Exploring the Void
Concordia’s Bilingual Literary Magazine Turns a New Page
One of the most attractive things about September is its promise of new beginnings.
New classes and new responsibilities emerge from every corner as nature turns a new leaf. However, some are passing more prominent checkmarks than others.
Last year marked the 10th anniversary of Concordia’s own literary magazine, The Void. This year, they’re celebrating the start of a new decade—and it’s amazing how much the magazine has evolved since it first hit the stands in 2002.
The Void came to be as an independent magazine celebrating poetry, fiction and creative nonfiction writing. It wasn’t until three years ago that the visual art aspect of the magazine was added.
The marriage of the two elements has done much to change the aesthetic and feeling of the collections.
“A friend of mine was published in the magazine […] and she did artwork based on the poem she had already [in the issue],” said co-editor-in-chief Jay Winston Ritchie. “It was really cool because it was right next to her written piece and you could see parts of the poem in the actual image.”
The editors hope that kind of fluidity will become commonplace as the magazine grows.
“Our artistic director is really into making the whole magazine into an art piece, very cohesive and everything. I think more and more [the art and literature] will be working together,” said Sophie Bisping, the magazine’s other co-editor-in-chief.
Still, it takes more than good art to pull a magazine together successfully. The team consists of one editor for each literary genre—poetry, fiction and non-fiction. The Void also has a French content editor.
Artwork being a new addition to the magazine, however, requires a new protocol.
“The art’s a bit different because they do an artist profile,” said Bisping. “The art director will choose somebody whose art they like and do a showcase on them throughout the issue.
“Since it’s specialized it just kind of happens that there’s a natural back-and-forth.”
It’s All About the Quality
With a masthead consisting of only seven people, this year’s Void has decided to cut down its output from its usual three issues a year to two.
It’s a decision that aims to focus on quality over quantity.
Two issues a year means only two themes as well, a selection process that takes a great deal of thought. This semester’s theme, television, stemmed from a conversation about the award-winning series Breaking Bad, but themes can come from any range of life’s inspirations.
“We all sit around a table and everyone starts shooting themes,” said Bisping. “One year there was an hour-long debate on whether to have a ‘butt’ issue or not,” she laughed.
“Sometimes it can get really absurd, but as soon as you have one editor that thinks something could be really funny but doable, then the discussion really starts. Usually we arrive at a consensus with something that’s restrictive enough to be a theme but also open enough for people to be inspired.”
The point of the themes is to guide, not to contain, giving the artists a loose framework to work within and opening a dialogue between pieces.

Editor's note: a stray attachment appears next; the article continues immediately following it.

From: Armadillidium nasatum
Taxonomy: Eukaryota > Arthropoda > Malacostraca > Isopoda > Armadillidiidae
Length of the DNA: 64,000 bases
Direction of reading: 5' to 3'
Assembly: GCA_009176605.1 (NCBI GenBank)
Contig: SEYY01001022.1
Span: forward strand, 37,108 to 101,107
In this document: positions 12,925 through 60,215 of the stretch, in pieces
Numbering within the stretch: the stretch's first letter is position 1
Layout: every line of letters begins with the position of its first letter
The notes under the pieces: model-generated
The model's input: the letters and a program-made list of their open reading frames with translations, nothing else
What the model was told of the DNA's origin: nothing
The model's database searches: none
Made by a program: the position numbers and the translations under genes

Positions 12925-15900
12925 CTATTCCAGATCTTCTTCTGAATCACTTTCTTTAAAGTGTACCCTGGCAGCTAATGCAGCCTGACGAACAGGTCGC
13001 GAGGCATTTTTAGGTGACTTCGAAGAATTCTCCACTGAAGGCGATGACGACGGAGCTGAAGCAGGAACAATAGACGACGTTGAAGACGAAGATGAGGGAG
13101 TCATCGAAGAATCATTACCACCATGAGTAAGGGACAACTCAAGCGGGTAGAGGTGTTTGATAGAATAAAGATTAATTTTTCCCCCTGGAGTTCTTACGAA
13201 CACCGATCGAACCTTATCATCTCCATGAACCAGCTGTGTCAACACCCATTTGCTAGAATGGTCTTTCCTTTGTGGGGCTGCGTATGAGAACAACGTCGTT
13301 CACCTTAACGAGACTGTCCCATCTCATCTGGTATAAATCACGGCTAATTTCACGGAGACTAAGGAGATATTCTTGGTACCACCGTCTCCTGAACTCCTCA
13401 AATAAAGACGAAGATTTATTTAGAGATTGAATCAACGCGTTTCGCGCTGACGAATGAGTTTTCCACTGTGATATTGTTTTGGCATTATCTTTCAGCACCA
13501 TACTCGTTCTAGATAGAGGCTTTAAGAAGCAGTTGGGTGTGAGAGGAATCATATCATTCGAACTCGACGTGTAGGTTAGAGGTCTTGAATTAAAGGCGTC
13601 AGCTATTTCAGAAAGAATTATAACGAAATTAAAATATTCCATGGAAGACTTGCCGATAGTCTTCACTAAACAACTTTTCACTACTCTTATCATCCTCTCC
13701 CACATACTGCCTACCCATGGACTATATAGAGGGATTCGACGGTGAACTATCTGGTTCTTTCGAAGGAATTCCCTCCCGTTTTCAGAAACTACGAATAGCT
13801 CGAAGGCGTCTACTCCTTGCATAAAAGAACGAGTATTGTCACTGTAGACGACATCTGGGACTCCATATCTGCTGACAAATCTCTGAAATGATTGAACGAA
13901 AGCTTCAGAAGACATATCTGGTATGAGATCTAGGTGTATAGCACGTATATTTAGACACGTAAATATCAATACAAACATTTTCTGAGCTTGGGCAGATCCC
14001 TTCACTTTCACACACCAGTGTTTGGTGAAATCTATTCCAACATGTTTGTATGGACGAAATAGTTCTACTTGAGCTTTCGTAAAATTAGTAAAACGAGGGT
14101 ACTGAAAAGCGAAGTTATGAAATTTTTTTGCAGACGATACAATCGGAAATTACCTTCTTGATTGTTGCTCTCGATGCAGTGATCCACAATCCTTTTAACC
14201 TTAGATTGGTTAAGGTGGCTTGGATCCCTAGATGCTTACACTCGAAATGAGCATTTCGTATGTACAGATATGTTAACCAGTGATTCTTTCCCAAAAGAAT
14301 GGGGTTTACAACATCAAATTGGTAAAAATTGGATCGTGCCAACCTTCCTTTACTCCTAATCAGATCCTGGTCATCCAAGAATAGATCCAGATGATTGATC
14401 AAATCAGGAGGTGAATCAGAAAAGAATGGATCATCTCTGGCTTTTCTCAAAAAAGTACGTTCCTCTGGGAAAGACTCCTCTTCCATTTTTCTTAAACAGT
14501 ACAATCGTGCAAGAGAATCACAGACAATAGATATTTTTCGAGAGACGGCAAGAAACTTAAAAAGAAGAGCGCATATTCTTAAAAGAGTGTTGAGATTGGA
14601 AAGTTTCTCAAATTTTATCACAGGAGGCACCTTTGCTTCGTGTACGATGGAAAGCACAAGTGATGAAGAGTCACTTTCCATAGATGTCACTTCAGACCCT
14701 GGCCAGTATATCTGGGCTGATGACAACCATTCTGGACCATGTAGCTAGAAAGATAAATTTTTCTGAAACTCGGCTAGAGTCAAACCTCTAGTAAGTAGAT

“We’ll always choose the quality of a submission over theme,” says Bisping. “If it’s a really high quality submission but not really related to the theme, we’ll speak with the author to orient it in some way, […] we want to publish what we think is good.”
Currently, students in the department of Creative Writing submit the majority of the magazine’s entries, but this year the editors hope to “emancipate it from its original home.”
“It’s about having other voices and other tones, other styles of writing,” Ritchie says.
“The creative writing students are trained to write well, so they have a huge advantage, but by no means is the magazine limited to them.”
But The Void isn’t only looking for added diversity in the disciplines represented—the magazine will also be making an added effort this year to include as many French language pieces as possible.
“I would really love to try to make The Void known by Francophone students,” says Bisping. “It’s still very much in the English sphere, so I would love to get more content to make French writers more visible.
“We’re also trying to have Quebecois bands play at events and making sure that every event or launch that we do is bilingual,” adds Ritchie.
The goal is to give everyone the opportunity to write.
“People are exploring. I feel like a lot of people have a desire to express themselves creatively, but then they end up in a certain discipline and just follow that,” says Bisping.
It’s also an opportunity for students to test themselves.
“[Literature] can be really unpleasant,” says Ritchie. “But that’s precisely why it’s important—it provokes you and can instill some real feelings.”
A quick flip through past issues of The Void shows exactly what Ritchie is talking about, with contributors tackling everything from the student strike to just everyday youth angst.
“[A magazine] is kind of like diary-keeping,” says Ritchie. “You reify things that happen every two issues. You have this content that gets put out there, and even a couple months later you look at it and it’s changed. It seemed so normal at the time but now it seems so unique.
“It’s a great way to mark the passage of time.”
The Void is currently looking to fill the position of non-fiction editor. For information on this or on how to contribute to The Void, visit thevoidmontreal.tumblr.com.
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